On October 30, Fox News’ Special Report shilled for rideshare and other app-based companies, such as Uber and Lyft, by airing a biased segment on California’s Prop 22, a ballot initiative the National Employment Law Project and the Partnership for Working Families have called “regressive and deeply harmful.”
As of October 27, the app-based companies have spent roughly $200 million in their campaign to promote Prop 22, a ballot measure that is trying to override a new California law that classifies their workers as employees rather than contractors. If passed, Prop 22 would deny workers paid family leave, unemployment compensation, paid sick days, and the right to organize. It would also limit worker’s compensation, disability insurance, and health insurance, in addition to the loss of many more employee protections.
Polls show that drivers support Prop 22 for the flexibility it seems to offer. But Robert Reich, a former U.S. secretary of labor and a public policy professor, points out that, of the two surveys Uber cites to support this claim, one is “unscientific” and the other is “paid for by Uber itself.” Furthermore, according to the Los Angeles Times, labor economist Michael Reich “said those polls presented questions disingenuously, saturated with the idea that if the drivers gain employee status, they will lose flexibility — even though the law wouldn’t require that. Companies can give flexibility to employees if they choose to do so.”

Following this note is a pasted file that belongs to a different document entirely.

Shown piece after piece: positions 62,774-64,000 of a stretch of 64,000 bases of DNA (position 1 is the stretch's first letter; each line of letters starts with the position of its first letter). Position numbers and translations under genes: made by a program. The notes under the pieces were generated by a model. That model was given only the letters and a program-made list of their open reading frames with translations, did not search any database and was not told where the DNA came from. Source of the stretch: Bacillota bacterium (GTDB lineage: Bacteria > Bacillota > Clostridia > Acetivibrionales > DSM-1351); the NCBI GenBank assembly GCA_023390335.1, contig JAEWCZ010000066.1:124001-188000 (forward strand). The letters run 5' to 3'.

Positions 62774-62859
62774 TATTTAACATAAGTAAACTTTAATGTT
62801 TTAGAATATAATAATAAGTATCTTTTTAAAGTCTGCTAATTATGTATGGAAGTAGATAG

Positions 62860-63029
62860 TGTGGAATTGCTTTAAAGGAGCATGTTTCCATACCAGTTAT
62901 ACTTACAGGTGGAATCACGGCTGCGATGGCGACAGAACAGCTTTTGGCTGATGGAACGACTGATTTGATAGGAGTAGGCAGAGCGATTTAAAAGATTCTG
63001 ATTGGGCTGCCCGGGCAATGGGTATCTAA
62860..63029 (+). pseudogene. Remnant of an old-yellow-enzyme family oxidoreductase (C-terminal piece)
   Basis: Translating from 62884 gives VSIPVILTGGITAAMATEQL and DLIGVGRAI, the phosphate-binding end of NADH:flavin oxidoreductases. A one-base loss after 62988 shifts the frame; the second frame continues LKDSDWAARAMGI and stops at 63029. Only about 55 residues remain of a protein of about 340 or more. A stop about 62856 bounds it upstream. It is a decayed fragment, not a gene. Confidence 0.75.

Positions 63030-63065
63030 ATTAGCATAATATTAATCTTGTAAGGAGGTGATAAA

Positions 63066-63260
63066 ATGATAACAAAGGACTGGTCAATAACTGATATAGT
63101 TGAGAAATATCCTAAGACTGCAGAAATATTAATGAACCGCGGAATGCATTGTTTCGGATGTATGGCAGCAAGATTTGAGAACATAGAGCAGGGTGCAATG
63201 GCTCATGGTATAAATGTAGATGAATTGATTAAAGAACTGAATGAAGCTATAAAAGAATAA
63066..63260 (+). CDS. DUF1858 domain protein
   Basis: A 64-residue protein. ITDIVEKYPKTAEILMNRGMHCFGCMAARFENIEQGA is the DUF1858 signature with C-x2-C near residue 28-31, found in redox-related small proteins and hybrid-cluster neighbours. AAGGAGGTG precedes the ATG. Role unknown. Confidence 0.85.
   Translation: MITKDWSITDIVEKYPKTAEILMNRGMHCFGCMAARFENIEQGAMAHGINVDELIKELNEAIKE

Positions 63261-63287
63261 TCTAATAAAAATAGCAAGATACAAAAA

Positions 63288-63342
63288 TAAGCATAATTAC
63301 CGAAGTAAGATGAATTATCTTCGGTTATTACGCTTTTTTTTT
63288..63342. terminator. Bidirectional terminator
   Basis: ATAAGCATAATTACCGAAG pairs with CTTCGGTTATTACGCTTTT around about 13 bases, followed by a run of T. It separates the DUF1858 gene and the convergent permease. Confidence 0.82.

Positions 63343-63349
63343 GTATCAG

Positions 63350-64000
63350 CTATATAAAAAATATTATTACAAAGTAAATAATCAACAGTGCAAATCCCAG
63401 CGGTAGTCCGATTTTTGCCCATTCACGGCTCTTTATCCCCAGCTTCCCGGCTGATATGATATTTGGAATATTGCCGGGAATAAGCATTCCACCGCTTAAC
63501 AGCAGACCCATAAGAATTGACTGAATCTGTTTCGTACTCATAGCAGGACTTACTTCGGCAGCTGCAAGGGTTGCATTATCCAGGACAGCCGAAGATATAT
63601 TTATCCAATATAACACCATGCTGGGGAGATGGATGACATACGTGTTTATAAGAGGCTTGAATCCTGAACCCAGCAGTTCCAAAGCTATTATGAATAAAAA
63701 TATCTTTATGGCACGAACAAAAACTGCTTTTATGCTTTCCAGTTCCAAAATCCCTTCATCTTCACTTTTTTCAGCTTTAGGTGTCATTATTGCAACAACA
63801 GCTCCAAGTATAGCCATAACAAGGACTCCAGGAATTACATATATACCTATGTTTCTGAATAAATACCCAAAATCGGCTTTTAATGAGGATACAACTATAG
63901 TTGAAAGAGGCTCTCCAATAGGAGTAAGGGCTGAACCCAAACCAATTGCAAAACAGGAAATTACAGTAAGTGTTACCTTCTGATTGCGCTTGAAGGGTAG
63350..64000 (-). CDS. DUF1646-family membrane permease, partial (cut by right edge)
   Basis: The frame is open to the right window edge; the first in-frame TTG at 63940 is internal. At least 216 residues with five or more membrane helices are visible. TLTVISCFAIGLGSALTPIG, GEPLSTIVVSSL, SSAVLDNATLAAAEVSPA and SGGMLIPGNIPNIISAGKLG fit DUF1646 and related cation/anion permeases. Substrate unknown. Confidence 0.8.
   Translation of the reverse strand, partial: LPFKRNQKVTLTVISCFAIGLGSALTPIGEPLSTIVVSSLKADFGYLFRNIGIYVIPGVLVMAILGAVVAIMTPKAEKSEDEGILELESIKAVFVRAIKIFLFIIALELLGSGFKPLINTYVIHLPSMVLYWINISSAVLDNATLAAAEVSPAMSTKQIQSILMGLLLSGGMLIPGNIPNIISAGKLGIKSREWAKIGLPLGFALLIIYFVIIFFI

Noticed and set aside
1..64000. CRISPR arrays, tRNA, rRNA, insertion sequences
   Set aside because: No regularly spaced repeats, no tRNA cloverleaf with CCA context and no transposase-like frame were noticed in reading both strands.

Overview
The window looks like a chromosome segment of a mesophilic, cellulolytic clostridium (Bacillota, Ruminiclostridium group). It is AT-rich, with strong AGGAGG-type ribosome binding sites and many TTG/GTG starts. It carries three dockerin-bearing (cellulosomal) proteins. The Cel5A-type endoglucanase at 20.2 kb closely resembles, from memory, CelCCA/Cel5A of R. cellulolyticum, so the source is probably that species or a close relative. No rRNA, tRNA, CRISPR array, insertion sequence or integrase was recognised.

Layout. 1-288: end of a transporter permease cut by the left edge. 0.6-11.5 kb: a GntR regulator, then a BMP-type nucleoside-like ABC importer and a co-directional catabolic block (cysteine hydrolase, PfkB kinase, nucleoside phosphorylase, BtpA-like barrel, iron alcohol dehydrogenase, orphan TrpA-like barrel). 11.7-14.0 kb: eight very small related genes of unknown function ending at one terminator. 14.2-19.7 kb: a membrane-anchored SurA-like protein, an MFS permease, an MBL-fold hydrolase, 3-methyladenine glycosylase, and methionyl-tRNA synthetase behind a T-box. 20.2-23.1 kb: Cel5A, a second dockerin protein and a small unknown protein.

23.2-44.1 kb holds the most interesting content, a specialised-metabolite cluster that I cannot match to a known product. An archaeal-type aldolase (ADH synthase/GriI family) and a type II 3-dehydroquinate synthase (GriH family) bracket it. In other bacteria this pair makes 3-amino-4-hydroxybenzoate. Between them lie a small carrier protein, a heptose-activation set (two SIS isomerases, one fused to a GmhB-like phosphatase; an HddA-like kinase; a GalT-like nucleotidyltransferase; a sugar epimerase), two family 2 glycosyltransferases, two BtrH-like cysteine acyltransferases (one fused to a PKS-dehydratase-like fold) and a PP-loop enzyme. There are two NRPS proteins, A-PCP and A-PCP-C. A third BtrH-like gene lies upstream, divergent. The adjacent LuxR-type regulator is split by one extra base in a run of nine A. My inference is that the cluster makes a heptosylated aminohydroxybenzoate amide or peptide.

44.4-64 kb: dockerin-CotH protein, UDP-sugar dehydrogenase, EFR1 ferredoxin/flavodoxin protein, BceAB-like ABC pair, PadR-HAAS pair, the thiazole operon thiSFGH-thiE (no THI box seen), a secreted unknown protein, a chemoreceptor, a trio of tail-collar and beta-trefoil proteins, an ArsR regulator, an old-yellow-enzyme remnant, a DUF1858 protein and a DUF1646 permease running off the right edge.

But the Fox segment on the topic interviewed only one worker, Brandon O’Neil, who predictably supported Prop 22 and his main concern was the loss of flexibility. Correspondent Claudia Cowan reported that O’Neil “earns enough to cover his living expenses,” but failed to mention that Prop 22’s “pay guarantee” would be equivalent to $5.64 per hour, as opposed to the $13 per hour minimum wage drivers would make as employees.
Cowan also claimed the proposition would “maintain the status quo with some added employee benefits like health care.” Not only would Prop 22 strip workers of most protections they currently have, it also would not provide health care as simply as Cowan stated. Under Prop 22, companies would provide a health care “stipend,” which is valued at 82% of the minimum coverage allowed by state law. In addition, drivers would have to work more than 39 hours a week to even qualify for the stipend.
Fox News routinely touts Special Report and host Bret Baier as part of its “hard news” division but segments like this make it clear that it features similar misinformation Fox News is known for.